Yancey’s double run lures three to focus on his Council seat

Gintautas Dumcius, News Editor
Jul. 3, 2013

Steven Godfrey: Non-profit leader from Roslindale is one of three challengers.Steven Godfrey: Non-profit leader from Roslindale is one of three challengers.Voters in parts of Dorchester, Mattapan, and Roslindale will likely be seeing double when they pull their ballots at polling stations this fall: District 4 Councillor Charles Yancey is mounting a campaign for reelection while also tossing his hat into the multi-candidate race for the mayoral seat left open when his longtime sparring partner, Mayor Thomas Menino, announced he wouldn’t be seeking a sixth term.

According to the Election Department, Yancey has picked up enough signatures to qualify for both offices. He is allowed to run for the two positions simultaneously, but if he wins both, he will be restricted to serving in one or the other.

But Yancey’s double bid – and the City Council’s redrawing of district boundaries across the city – has led three challengers to eye the District 4 seat Yancey has held since 1983. And none of the three is keen on Yancey running for both.

A preliminary is set for Sept. 24. The top two votegetters will face off on Nov. 5.

Steven Godfrey, the executive director of a nonprofit based in Lynn, jumped into the race in March, when Yancey was still deciding which office to run for. Godfrey’s city councillor had been Rob Consalvo, who represented District 5 and is giving up his seat to run for mayor this year. But a majority of city councillors – against Yancey’s wishes – voted to shift around voting precincts last fall, and pushed Godfrey’s Roslindale precinct into District 4. Yancey, who lives on Hooper Street in Dorchester, lost four precincts in Mattapan and picked up five new ones in Dorchester.

“I’m getting out, knocking on doors, targeting new parts of the district,” Godfrey, 43, said on Tuesday. He plans to hold a campaign kick-off next Wednesday, July 10, at 500 Morton St. He is also working with several organizations in the hopes of putting together several candidate forums.

“For me, it’s important to have public discourse so people can choose who they want for higher office,” he said.

Two candidates from Dorchester are also hoping to topple Yancey from the District 4 seat: Divo Rodrigues Monteiro of Capen Street and Terrance Williams of Rosseter Street.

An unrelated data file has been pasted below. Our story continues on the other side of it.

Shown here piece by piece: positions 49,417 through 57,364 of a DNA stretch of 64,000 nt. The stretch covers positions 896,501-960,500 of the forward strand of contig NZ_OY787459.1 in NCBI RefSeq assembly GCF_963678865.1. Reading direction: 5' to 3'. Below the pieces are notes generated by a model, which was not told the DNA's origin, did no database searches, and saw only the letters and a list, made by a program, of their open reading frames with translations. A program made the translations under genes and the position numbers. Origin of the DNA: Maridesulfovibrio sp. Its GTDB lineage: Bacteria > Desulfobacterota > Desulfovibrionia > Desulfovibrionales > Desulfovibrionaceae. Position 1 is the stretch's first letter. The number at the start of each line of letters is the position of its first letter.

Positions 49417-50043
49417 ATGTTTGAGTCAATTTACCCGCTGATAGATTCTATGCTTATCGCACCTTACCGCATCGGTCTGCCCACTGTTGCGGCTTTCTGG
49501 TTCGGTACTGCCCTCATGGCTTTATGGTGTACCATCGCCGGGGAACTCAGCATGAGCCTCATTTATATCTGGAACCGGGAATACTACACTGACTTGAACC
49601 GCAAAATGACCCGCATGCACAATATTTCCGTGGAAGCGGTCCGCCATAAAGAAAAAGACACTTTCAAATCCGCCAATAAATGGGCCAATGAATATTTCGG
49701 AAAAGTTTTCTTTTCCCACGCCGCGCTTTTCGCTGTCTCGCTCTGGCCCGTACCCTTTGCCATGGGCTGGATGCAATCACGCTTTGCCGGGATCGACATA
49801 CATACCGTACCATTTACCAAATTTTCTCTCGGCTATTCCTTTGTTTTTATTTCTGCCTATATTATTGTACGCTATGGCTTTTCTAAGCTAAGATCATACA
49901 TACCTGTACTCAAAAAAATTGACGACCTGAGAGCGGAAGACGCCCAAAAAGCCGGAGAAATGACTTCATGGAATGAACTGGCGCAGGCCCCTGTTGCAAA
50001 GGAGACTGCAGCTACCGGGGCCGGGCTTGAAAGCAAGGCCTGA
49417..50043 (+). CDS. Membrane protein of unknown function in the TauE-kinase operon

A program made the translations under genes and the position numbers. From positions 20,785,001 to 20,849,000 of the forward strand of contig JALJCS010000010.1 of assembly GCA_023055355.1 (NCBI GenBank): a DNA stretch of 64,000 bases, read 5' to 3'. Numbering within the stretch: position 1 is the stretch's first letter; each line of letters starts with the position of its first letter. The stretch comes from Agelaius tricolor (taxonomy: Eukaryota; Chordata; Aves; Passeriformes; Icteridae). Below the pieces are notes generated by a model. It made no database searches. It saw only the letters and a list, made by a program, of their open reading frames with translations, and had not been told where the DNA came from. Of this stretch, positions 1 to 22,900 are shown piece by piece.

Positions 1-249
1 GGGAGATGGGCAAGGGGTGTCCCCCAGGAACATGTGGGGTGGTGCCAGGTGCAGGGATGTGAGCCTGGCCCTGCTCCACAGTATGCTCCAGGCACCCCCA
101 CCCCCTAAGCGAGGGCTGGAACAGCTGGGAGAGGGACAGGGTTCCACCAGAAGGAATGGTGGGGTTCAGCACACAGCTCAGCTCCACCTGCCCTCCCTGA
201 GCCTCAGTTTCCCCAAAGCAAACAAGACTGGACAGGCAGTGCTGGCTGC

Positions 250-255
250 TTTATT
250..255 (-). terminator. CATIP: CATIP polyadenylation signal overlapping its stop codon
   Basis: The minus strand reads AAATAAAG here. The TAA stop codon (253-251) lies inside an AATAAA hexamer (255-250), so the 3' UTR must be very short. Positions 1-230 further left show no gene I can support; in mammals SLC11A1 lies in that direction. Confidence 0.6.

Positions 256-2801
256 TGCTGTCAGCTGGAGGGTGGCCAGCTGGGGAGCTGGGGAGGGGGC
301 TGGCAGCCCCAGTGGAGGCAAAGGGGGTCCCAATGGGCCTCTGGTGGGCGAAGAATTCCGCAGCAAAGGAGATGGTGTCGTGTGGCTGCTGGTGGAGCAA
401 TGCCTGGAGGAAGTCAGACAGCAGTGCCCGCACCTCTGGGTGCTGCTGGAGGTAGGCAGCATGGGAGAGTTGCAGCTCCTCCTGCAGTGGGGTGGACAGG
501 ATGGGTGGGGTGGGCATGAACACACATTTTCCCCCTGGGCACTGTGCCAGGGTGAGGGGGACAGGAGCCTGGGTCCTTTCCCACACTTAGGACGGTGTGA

Monteiro ran for state representative in 2010, when Willie Mae Allen opted to retire. In the five-way Democratic primary that followed, Monteiro came in last with 78 votes. The winner, current state Rep. Russell Holmes, received 910 votes out of 2,465 votes cast.

“This time I’m starting early,” Monteiro, 45, said. “I believe I’m ready.” A Cape Verde native who came to the US at the age of 22, he works as a mortgage loan originator. “I want to represent my community,” he said. “I’m running because I believe now is the right time to elect the first Cape Verdean American for Boston City Council, for us to have our own voice in City Hall.”

Williams, 44, worked at Boston Water and Sewer for 25 years and also as a civil processor, serving summonses at the Suffolk County Sheriff’s Department, for almost 8 years.

All three challengers questioned Yancey’s run for both City Council and the mayor’s office.

“I think he should only be running for one office,” Williams said. “Where is your heart? Your heart should be in the office you’re running for. If you’re running for mayor, focus on the mayor’s office. Don’t take voters for granted by saying ‘I’m running for both.’”

Monteiro noted that City Councillor At-Large Felix Arroyo is one of several officeholders giving up their seat to run for mayor. He also took a shot at Yancey’s 30 years on the council, which Yancey is touting as an asset as he runs for mayor. “You cannot stay in politics for so long, because you need to bring new ideas, new blood, new energy,” Monteiro said.

Godfrey said Yancey’s two-pronged campaign doesn’t look like a “viable option” and cited costs as one issue to consider. Noting that if Yancey makes it to November and wins both offices, he would have to choose which one he can serve in, per the city charter, and assuming he chooses the mayor’s office, that would leave the District 4 seat vacant and likely prompt a special election.

“As a voter, not necessarily as a candidate, I would have a problem with that,” Godfrey said. “I think we have to be extremely cautious about what we charge to the taxpayers.”

Yancey declined to make himself available for comment. But he has defended his double bid, frequently comparing his situation to that of Paul Ryan, a Republican congressman from Wisconsin who last year ran for reelection while he was also the candidate for vice president on the Republican ticket with former Massachusetts Gov. Mitt Romney. The Republican ticket lost and Ryan returned to Congress from his hometown of Janesville.

Yancey has beaten back past District 4 challengers, most notably Ego Ezedi, a young Baptist minister who had the backing of establishment figures like then-City Councillor At-Large Michael Flaherty. Yancey, who was 54 years old at the time, came out on top in that 2003 election, winning by 689 votes.

“Make no mistake about it,” Yancey told the crowd that gathered at the Unity Sports and Cultural Center in Codman Square on that November night. “People thought that I was under attack and thought the community was under attack, and they responded.”